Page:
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  11. @Tom Reestman #6: the title of the article: … “you mean open is not really open” suggests to me that google is stopping you from installing tethering apps on you phone. This is NOT the case it is simply not selling them. I can’t understand why you are suggesting this is the same as apple.

    @Micheal the fact that most users won’t go beyond the market place doesn’t change the fact that the device is basically open and you can install what you want on it. Google can’t be expected to endorse every single app that is written for the Android platform.

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  12. It appears lots of you are cool with getting apps that break EULAs, copyrights, etc., and think this ability is because Android is “open”. But an iPhone user can do the same thing via jailbreaking, so I don’t follow the point being made.

    Any point that revolves around Google making questionable apps “easier” than Apple does, well, that’s a weak point at best.

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  13. Tom, you’re doing it again. There is nothing “questionable” in an application that enables tethering. Period. The only thing that might be questionable is a user using such an application on a network of a provider that forbids tethering per EULA.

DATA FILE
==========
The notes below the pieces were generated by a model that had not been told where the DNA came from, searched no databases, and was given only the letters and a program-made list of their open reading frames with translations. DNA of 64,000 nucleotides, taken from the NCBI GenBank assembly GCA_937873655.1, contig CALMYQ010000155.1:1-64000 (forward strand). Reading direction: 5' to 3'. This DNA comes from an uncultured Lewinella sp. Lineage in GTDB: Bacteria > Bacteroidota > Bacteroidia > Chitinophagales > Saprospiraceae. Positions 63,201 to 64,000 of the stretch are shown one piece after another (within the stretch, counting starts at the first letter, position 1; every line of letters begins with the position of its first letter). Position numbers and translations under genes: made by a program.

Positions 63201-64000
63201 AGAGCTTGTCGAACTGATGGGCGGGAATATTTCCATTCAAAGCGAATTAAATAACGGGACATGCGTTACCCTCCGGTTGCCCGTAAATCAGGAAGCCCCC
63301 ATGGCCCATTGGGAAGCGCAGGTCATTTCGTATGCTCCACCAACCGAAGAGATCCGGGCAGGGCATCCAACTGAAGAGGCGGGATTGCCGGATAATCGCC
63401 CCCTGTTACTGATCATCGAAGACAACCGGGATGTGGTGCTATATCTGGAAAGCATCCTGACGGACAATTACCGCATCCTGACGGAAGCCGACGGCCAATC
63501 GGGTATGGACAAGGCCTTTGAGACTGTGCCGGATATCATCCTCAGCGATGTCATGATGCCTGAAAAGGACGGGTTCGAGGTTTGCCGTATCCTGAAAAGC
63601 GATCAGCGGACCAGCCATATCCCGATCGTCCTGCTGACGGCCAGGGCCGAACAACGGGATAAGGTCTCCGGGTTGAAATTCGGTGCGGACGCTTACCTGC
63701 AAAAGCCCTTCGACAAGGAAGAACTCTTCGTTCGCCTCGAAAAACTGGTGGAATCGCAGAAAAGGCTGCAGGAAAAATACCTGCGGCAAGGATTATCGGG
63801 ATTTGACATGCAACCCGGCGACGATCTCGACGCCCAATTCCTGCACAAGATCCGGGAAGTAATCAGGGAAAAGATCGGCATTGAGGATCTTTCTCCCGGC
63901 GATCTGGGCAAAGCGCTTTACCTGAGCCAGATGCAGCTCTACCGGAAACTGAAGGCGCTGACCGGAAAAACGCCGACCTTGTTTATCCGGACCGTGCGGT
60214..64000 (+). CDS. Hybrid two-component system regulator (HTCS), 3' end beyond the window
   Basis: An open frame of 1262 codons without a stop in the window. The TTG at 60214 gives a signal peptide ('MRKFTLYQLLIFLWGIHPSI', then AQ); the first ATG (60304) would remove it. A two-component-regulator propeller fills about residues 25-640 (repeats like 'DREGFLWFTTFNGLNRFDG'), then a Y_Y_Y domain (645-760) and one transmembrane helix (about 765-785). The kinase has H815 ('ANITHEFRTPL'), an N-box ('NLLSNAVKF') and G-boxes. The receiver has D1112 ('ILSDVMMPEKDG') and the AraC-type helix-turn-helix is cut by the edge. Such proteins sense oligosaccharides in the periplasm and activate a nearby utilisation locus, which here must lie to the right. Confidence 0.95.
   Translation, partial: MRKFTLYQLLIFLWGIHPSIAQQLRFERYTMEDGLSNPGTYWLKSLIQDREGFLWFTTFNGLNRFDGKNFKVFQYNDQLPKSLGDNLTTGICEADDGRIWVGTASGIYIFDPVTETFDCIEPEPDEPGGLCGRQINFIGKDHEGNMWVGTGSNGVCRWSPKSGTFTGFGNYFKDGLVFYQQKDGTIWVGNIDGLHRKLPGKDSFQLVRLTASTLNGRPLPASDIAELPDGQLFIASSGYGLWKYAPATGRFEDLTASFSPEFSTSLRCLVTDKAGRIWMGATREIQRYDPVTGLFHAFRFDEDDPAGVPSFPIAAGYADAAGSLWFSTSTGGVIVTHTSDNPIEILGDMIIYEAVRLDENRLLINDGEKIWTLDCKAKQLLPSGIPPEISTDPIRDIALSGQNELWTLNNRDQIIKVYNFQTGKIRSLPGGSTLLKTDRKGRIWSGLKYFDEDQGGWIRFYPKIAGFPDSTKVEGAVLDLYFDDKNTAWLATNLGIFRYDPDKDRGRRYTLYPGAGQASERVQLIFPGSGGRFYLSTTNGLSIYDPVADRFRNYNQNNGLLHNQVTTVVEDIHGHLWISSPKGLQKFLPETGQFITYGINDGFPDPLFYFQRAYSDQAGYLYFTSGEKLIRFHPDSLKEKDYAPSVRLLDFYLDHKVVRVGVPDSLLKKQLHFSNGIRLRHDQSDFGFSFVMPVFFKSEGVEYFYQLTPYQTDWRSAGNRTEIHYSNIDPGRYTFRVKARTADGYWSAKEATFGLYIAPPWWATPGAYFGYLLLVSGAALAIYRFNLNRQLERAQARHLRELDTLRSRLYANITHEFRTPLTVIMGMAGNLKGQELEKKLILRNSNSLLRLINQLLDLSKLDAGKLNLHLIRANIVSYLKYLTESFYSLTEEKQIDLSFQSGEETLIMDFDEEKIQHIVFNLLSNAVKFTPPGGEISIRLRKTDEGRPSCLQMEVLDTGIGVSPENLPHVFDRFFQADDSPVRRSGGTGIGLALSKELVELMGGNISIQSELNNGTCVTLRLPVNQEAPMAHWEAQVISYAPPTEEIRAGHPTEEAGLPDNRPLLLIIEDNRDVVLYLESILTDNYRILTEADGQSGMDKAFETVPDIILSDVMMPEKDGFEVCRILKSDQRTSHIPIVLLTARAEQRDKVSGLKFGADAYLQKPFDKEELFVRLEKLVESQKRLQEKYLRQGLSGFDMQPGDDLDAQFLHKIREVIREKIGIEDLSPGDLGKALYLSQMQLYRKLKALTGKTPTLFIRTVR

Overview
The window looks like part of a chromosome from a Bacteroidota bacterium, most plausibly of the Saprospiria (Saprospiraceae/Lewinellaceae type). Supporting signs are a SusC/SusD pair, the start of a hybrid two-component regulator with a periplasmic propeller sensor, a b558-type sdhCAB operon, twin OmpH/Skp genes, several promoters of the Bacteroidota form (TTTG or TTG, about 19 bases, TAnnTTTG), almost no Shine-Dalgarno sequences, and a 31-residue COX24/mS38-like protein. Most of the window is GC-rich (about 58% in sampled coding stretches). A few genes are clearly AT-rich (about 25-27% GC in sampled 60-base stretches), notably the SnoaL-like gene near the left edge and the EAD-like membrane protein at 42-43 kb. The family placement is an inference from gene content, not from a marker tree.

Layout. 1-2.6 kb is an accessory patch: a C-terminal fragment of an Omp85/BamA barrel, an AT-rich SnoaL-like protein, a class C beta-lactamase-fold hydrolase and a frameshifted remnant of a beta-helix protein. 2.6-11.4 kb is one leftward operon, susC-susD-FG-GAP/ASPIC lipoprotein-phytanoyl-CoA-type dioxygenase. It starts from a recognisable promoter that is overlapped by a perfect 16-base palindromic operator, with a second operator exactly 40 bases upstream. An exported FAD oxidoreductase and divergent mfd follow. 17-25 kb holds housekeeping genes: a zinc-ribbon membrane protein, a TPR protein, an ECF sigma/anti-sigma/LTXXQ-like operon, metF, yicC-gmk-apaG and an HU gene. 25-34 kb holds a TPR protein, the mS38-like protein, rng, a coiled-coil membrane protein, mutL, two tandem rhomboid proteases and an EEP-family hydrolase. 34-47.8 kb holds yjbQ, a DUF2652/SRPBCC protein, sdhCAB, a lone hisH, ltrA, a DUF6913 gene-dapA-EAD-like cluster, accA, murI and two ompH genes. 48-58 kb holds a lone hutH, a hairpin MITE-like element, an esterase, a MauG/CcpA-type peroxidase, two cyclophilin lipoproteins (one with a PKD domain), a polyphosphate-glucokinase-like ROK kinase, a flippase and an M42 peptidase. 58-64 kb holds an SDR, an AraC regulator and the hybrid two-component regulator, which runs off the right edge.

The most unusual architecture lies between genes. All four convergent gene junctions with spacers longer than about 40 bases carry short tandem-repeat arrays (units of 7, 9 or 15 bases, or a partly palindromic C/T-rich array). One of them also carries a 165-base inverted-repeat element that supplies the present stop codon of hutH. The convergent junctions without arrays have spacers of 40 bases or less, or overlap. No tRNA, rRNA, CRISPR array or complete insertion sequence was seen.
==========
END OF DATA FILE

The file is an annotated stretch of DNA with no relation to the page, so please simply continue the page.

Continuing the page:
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  14. It’s not about how “easy” it is. It’s about legality. Generally speaking, installing apps that aren’t on the android market place is not illegal. Jailbreaking is.

    Obviously if you decide to install a bittorrent client and download copyrighted material that is illegal and i wouldn’t argue that. But it’s not up to google or apple to make it illegal for you to install a bittorrent client.

    Apple’s criteria for what is taken down from the apple store is questionable at best. I like the idea that what i can install is not dictated and restricted by the business interests of one company.

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  15. Bart,

    “There is nothing “questionable” in an application that enables tethering. Period.”

    True, but I was referring to the app in the context of installing it on a device whose carrier does not allow tethering. I thought that was clear, but I guess not. Anyway, in such a case it’s absolutely questionable. Google agrees with me, which is why they pulled it.

    All,

    I appreciate the difference between installing from one store as opposed to having other options, but that has nothing to do with Android’s “openness”. One can install from multiple sources on Windows Mobile, Blackberry, and Palm devices and nobody would consider those devices open.

    The point of my article is that when Google announced the market they made a big deal out of how “open” it was. In fact, they used the open atmosphere to help explain why they called it a market. This steaming pile of hyperbole was spread far and wide. But it seemed clear that the market would have to fall under the same policing the App Store does, and we now see that’s the case. THAT is what my article is about.